Scrutiny of laws for compatibility with rights and principles is an essential role of those in Parliament. To enable scrutiny, the legislative process includes three readings and consideration of the bills in both houses of Parliament.


“You’ll recall the one-punch law was passed (January 2014) and Parliament was specifically recalled for one day to pass that legislation. While they were there, Barry O’Farrell stuck this other act under their nose and said ‘vote on this too’.”

Gordon Galt wrote in the Australian newspaper on 24 July 2015 “we say that ICAC’s December 2013 report encouraged a negative perception about NuCoal that ICAC did nothing to dispel. In turn the report misled parliamentarians, who were given only hours to consider the Mining Amendment Act before being called on to vote for its passage.   This is especially disturbing given that the Mining Amendment Act denied both the option of paying NuCoal any compensation for the cancellation and denied NuCoal the right to seek such compensation via the courts.”

“As further support, when the draft legislation was published ICAC made no public statements to ensure the parliament knew that it had made no findings of corrupt conduct against NuCoal, that ICAC had recommended NuCoal should be compensated and that the denial of access to legal process was not one of its recommendations.”

With the Parliament focused on passing the NSW one-punch laws, inadequate scrutiny was given to ensuring the Mining Amendment Act was a just law in accordance with the rule of law and that it adequately protected the rights of all parties.

“No one read our submission at all. It would be rather strange to think that the legislation wasn’t actually being drafted while our submission was being written. That’s an inescapable conclusion because it wasn’t an act that was very straightforward. It had all these aspects in it. I’m sure it went through various parts of the government like the Attorney-General, etc, to determine whether they could in fact make it stick.”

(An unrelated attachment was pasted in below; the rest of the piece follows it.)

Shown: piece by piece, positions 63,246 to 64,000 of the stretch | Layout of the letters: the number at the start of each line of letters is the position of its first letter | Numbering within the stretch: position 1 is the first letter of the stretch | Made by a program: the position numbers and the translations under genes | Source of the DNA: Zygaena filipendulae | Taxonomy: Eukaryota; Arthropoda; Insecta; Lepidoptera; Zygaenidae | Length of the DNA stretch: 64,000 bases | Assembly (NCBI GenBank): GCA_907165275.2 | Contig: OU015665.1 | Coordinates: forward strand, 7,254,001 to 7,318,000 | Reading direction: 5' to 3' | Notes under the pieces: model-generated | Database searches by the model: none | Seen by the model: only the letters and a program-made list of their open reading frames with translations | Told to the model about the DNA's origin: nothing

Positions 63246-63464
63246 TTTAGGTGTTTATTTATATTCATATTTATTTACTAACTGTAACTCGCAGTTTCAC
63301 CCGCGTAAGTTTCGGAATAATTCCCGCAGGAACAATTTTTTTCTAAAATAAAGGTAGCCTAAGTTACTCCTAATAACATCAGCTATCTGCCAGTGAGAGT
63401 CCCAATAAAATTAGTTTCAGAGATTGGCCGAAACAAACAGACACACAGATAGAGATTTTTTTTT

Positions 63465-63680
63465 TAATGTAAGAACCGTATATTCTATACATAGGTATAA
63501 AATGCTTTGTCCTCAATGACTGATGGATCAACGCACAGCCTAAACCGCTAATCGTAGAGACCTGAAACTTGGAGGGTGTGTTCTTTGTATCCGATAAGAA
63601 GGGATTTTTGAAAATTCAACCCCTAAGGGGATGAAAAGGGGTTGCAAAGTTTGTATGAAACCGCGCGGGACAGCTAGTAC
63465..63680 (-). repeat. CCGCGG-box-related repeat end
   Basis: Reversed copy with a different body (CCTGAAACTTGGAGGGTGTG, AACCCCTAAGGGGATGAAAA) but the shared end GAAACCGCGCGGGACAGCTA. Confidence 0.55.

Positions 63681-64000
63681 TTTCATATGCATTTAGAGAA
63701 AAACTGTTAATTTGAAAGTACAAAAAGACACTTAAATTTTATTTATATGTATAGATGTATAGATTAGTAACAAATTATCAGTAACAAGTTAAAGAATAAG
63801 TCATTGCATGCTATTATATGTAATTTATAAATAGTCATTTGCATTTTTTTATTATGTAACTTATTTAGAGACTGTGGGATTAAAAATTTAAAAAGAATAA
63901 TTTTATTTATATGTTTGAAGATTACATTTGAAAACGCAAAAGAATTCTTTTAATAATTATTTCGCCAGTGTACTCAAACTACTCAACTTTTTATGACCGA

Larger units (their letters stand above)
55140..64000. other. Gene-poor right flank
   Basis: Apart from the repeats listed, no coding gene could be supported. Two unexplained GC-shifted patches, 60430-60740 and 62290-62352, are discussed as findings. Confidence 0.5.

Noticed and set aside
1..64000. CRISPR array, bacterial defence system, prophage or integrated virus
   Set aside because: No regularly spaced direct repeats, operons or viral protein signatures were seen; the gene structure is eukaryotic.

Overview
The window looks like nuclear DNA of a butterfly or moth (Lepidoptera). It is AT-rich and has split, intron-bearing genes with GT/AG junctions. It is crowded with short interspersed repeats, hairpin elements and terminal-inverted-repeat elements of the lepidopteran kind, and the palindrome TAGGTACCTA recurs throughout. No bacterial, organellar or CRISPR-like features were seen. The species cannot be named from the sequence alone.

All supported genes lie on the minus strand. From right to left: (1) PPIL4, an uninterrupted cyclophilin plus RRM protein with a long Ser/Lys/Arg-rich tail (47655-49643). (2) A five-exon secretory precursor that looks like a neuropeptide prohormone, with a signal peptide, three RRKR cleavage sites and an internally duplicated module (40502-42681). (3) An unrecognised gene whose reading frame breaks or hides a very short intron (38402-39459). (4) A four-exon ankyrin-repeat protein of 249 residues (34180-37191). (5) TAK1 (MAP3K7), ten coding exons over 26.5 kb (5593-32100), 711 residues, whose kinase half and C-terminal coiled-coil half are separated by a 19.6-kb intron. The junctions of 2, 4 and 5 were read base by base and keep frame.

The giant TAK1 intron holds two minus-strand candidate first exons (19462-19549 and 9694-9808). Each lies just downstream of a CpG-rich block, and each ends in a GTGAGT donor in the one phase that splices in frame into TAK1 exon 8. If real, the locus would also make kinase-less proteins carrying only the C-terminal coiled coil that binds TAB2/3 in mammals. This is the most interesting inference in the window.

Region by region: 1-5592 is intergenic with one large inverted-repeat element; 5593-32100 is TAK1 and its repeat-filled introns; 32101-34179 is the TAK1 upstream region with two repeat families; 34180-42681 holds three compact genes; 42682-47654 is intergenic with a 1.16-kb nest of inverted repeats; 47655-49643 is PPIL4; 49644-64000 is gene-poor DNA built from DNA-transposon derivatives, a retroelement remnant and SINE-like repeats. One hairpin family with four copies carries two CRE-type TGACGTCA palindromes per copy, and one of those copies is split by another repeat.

“But they then recalled Parliament, stuck this (the Amendment Act) under their nose, did all of the readings in the Lower House and the Upper House all on the same day and within two or three days it was law.”

Government Rule of Law Fail #3: Lack of Scrutiny of Executive (ICAC)

Checks and balances and the separation of powers  are an essential component to prevent the abuse of power and foster accountability for any power exercised.

– Rule of Law Principles

As outlined in our explainer ‘What is the role of ICAC?’, ICAC is a powerful body that wields immense power to weed out corruption through its investigative and education roles.

“These extraordinary powers need extraordinary controls. That’s the way a system should be set up. ASIC needs to report to someone, the ACCC, the Crime Commission, all of these people need to have people above them with rules, principled people who look at them on a continuous basis and make sure they don’t exceed their own boundaries.”


Chris Merritt at the Presumption of Guilt Conference said in regard to Nucoal: “Parliament trampled into territory that is properly best left to the courts, instead of waiting for a conclusive finding by the courts on whether there had been an act of corruption by Macdonald and Maitland and whether the three directors of Doyles Creek Mining had engaged in any conduct that breached the law. They were persuaded to impose a penalty.
This is Parliament imposing a penalty on a third party on a factual basis that is now at odds with the findings of the courts.”


Moving Forward

Recently, “there was a report handed down by the ICAC oversight committee that was a report into whether or not there should be certain exoneration protocols put into the ICAC procedures. That report specifically said in there that the government should urgently address the issue of compensation for NuCoal so now that was a multi-partisan unanimous report.”
“So, it’s got the support of the Liberal Party, the National Party, The Labor Party… all of those parties have agreed that that should occur and at present, there is absolutely no way that everyone in government does not know what the current situation is.”
“The Premier of NSW needs to take a principled view and move down a principled path” and these principles need to be grounded in the rule of law.